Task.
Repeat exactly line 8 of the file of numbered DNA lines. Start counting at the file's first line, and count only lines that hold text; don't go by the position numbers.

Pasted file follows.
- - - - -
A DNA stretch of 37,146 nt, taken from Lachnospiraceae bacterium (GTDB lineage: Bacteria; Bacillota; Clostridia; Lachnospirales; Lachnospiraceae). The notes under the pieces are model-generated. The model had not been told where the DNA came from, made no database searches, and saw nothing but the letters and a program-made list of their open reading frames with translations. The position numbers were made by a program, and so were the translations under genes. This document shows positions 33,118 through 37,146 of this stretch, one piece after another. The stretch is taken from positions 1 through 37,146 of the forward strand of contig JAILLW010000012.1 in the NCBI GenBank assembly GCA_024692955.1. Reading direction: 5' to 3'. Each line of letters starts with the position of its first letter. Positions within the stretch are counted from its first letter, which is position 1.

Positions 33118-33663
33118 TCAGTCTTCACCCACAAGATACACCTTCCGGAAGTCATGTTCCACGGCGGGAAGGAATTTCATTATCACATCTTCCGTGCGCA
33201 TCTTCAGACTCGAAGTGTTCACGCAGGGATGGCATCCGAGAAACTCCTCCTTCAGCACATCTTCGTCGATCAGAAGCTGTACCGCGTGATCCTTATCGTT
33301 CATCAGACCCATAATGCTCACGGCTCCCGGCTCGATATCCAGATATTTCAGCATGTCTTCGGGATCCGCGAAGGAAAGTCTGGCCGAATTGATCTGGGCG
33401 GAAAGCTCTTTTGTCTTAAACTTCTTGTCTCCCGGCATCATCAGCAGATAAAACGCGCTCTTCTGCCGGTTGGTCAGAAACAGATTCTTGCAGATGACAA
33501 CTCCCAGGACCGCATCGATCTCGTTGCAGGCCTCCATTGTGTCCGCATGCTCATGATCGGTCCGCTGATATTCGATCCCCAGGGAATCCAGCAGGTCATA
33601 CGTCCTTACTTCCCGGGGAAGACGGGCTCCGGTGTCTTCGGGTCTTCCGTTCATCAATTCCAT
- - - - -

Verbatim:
33601 CGTCCTTACTTCCCGGGGAAGACGGGCTCCGGTGTCTTCGGGTCTTCCGTTCATCAATTCCAT